Can Depression Subtype Predict Treatment Success?


Researchers seek to determine whether depression subtype is an useful predictor of which medication regimen might be most effective in treating patients with those subtypes.

Depression and its co-morbidities logically fall into certain subtypes, but identifying those subtypes and then classifying patients within them can be, at best, challenging. Some research has specified categories such as dysthymic disorder, depression with melancholic features, depression with atypical features, depression with psychotic features, and other situational types, including post-partum and seasonal. But classifying patients into these subtypes involves some arbitrary decisions, and some of the subtypes can be difficult to distinguish.

The point of sub-categorization potentially goes beyond identifying etiology and pathophysiology. There could be a major treatment advance if research were to show that the category of depression could be a predictor of which medication regimen might be most effective in treating patients with those subtypes. This effort was a component of the seminal National Institutes of Mental Health Sequenced Treatment Alternatives to Relieve Depression (STAR*D) Study. It is also the main goal of a more recent study published in The American Journal of Psychiatry.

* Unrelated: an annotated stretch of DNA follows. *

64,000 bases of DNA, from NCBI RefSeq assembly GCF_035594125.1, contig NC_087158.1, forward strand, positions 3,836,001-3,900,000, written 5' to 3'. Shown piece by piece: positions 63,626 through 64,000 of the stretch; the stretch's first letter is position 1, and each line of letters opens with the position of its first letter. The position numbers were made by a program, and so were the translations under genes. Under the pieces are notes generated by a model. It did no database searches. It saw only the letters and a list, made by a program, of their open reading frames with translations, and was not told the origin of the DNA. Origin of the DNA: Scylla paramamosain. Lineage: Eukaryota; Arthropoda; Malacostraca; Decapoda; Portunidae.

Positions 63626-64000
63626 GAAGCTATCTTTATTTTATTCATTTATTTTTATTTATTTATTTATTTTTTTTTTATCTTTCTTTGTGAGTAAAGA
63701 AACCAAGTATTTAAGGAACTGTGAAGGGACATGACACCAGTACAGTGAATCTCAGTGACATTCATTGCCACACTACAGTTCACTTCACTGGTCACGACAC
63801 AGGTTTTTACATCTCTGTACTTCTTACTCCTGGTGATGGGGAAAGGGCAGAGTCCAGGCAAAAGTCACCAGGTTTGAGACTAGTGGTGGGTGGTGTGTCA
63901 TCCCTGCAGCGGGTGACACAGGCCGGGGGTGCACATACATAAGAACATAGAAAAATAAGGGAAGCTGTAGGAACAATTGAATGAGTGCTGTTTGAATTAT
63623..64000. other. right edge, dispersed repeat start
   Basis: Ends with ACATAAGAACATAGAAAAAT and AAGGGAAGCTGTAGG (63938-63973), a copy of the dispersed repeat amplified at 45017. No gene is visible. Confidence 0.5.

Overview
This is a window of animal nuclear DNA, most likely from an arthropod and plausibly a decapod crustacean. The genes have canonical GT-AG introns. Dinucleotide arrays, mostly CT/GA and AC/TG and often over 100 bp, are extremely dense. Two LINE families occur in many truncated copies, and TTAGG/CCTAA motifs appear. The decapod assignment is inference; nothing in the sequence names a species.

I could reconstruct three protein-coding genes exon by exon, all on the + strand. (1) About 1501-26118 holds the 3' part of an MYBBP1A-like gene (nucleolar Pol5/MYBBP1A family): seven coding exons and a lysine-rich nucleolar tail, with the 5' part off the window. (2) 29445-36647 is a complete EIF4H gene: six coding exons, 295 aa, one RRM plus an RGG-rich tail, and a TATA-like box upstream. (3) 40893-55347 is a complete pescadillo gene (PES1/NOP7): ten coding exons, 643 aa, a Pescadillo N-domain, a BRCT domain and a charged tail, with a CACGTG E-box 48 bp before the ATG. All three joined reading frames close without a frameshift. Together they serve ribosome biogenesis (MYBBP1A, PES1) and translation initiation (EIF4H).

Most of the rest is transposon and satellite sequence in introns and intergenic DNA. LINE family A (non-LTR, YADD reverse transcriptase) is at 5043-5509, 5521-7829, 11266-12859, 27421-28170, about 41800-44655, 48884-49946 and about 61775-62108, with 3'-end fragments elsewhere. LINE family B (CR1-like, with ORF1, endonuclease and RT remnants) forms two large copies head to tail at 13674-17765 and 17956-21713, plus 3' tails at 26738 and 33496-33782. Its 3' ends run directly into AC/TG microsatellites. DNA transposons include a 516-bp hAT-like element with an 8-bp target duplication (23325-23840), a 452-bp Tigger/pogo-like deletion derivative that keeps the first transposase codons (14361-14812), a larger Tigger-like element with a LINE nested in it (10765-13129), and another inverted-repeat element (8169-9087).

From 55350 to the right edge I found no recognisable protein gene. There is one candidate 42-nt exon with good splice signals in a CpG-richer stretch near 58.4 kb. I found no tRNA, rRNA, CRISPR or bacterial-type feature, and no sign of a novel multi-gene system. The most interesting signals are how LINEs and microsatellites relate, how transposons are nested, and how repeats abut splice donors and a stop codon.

The aim of the study was to describe the proportions of patients who met criteria for melancholic, atypical, and anxious depressive subtypes (and subtype combinations), and then compare those profiles with treatment success for three different antidepressant medications. This was a large study of more than 1,000 patients who met criteria for major depressive disorder were randomly assigned to 8 weeks of treatment with escitalopram, sertraline, or extended-release venlafaxine.

Participants were classified by subtype. Those who met criteria for no subtype or multiple subtypes were classified separately, resulting in eight mutually exclusive groups. Thirty-nine percent of participants exhibited a pure-form subtype, 36% met criteria for more than one subtype, and 25% did not meet criteria for any subtype.

The researchers used a mixed-effects model using the intent-to-treat sample compared the groups’ symptom score trajectories, and logistic regression compared likelihood of remission (defined as a score ≤5 on the 16-item Quick Inventory of Depressive Symptomatology—Self-Report).

Unfortunately, as with the STAR*D results, likelihood of remission did not differ significantly between subtype groups, and depression subtype was not a moderator of treatment effect. All subtype groups exhibited a similar significant trajectory of symptom reduction across the trial. “The consistency of these findings with those of the Sequenced Treatment Alternatives to Relieve Depression trial suggests that subtypes may be of minimal value in antidepressant selection,” the study authors conclude.

While the result isn’t exactly devastating or surprising, it is discouraging; the possibility that certain subtypes of patients respond better to certain antidepressants could simplify treatment regimens that are often characterized by hit-and-miss medication therapies. That remains the status quo for now, but the study authors hope future research may be able to establish workable connections between depression subtypes and treatments.

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